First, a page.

JEFFERSON CITY - The centerpiece of Columbia Rep. Tim Harlan's legislative agenda passed the House Thursday - without opposition. Harlan's bill changes Missouri's health insurance industry - and provides major tax credits.
The bill is designed to make health insurance more affordable for individuals and small businesses - but at a high cost to the state treasury. Tax credits in the bill total over $150 million.
The 50-page bill represents the culmination of a two-year quest by Harlan, a Democrat, to help make health insurance affordable for small business and the self-employed.
The tax credits include up to $1,000 for individuals - and $2,000 for married couples - for all out-of-pocket medical expenses. These include co-payments, policy premiums, and prescription drugs.
The massive tax credits were not the most contentious issue during earlier debate. The bill includes a provision that restricts insurers from boosting current customers rates except for four reason: age, geography, regular tobacco use, and family composition.
Some lawmakers and insurance companies argued for allowing insurers to rate individuals up based on "health status."
"I'm a healthy 28-year-old, so why should I have to pay extra for someone who doesn't take care of their health?" asked Rep. Jewell Patek, R-Chillicothe. Patek said that this would simply raise rates for younger people and drive them out of insurance.
But Harlan said that even health-conscious people get sick - and retaining coverage while sick was the point of insurance. "No one wants a diabetic in their plan," Harlan said. "The societal question is what do you do with the diabetic?"
People without insurance now may also benefit. Currently, the state has a "high-risk pool" for Missourians now uninsurable due to their health conditions. But some lawmakers say the cost of insurance through the pool is way too high - 200 percent of standard rates. The bill would reduce that to 135 percent.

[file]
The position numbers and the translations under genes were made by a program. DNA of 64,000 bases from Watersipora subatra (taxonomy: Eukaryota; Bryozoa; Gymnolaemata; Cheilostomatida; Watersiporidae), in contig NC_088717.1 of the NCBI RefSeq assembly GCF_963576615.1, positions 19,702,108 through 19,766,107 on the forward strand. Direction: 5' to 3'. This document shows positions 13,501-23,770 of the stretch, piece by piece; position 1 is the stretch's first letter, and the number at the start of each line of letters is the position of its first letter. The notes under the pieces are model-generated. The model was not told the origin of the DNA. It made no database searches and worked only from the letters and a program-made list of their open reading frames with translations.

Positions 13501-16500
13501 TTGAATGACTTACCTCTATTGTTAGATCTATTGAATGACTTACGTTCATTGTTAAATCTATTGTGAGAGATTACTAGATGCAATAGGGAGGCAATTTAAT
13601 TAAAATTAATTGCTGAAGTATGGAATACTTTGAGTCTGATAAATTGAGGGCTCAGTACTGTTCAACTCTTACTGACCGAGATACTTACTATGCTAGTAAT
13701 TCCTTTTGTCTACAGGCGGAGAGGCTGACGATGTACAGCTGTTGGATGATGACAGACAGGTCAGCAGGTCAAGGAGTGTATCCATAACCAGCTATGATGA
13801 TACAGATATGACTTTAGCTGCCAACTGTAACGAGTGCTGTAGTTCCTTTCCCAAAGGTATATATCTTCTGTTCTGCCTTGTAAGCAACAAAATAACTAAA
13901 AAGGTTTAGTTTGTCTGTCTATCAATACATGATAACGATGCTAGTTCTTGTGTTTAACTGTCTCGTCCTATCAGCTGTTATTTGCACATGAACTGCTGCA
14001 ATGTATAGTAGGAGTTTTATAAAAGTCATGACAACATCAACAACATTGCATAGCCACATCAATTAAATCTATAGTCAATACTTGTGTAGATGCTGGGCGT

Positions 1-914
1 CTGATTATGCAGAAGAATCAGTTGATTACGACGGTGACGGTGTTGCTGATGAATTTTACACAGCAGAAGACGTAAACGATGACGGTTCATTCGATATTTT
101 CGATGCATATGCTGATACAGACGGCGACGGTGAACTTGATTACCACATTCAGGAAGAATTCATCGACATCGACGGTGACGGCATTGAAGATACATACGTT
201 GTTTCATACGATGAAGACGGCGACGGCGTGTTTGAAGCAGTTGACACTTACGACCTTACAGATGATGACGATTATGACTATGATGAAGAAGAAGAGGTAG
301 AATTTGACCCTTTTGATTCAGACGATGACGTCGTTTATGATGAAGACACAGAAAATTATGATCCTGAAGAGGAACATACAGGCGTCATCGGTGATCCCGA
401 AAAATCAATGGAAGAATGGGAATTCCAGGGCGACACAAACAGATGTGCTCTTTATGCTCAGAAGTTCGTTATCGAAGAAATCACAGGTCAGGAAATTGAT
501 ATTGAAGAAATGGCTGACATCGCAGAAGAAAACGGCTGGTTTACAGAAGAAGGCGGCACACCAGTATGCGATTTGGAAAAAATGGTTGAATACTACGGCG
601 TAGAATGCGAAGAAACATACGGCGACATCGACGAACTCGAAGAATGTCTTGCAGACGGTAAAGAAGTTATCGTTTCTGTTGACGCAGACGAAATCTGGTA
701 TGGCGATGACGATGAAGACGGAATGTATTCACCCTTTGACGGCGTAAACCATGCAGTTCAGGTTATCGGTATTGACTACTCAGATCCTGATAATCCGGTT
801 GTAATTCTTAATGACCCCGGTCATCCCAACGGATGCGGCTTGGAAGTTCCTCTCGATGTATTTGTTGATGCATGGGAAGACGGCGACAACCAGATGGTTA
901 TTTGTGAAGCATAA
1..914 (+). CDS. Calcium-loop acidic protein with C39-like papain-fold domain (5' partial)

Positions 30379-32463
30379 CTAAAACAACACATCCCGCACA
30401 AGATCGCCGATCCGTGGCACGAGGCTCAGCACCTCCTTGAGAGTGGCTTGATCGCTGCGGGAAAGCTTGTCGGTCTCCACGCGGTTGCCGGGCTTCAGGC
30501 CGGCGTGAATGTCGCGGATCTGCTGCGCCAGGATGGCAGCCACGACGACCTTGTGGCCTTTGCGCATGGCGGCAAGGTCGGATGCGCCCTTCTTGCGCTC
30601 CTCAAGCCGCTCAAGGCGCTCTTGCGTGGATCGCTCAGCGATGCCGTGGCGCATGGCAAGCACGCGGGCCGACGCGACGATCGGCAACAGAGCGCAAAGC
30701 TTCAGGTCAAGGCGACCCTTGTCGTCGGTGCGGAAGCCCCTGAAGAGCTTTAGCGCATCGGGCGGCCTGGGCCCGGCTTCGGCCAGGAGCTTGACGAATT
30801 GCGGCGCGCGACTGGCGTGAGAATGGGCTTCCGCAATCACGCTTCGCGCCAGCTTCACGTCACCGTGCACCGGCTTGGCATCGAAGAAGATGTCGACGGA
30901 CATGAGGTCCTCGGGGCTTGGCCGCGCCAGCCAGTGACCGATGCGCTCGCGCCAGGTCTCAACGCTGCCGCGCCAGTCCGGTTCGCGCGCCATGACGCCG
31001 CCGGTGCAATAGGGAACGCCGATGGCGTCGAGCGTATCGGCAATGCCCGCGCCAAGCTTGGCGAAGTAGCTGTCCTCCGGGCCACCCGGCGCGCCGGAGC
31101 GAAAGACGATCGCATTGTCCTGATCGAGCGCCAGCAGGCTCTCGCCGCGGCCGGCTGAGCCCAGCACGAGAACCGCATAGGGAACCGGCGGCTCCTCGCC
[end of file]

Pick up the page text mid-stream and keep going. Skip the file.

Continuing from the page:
The high risk pool now has a scant 900 participants - and some Republicans said increasing the subsidy is a good idea. "That's one subsidy Republicans are proud of," said Rep. Jon Dolan, R-St. Charles County.
The bill also sets up a commission to study mandated benefits - laws passed requiring insurers to offer coverage for a particular procedure. Some insurers said they appreciate this aspect of the bill.
"There's an enormous number of mandated benefits out there," said Brent Butler, lobbyist for the Missouri Insurance Coalition. Lawmakers sometimes require benefits without really considering their cost, Butler said.
The bill has yet to go to the Senate. At some point, it will have to face competition from a welter of tax-credit measures.
"I don't think we can cut more than $200 million, total," said Sen. Jim Mathewson, D-Sedalia. Mathewson has proposed a more limited health-expense tax credit this session.
Harlan said he expected his bill to be modified in the Senate. "It won't have a fiscal note of $152 million when it's finished," he said.
Last year, Harlan proposed allowing small businesses to sign on to the state's comprehensive plan for state employees. That idea faltered due to opposition from some insurers and state employees.
Many lawmakers from both parties had nothing but praise for Harlan's tenaciousness and expertise - if not all of his proposals.
"He's obsessed," one lawmaker said. "We make fun of him all the time - but maybe that's why his bills pass and mine don't."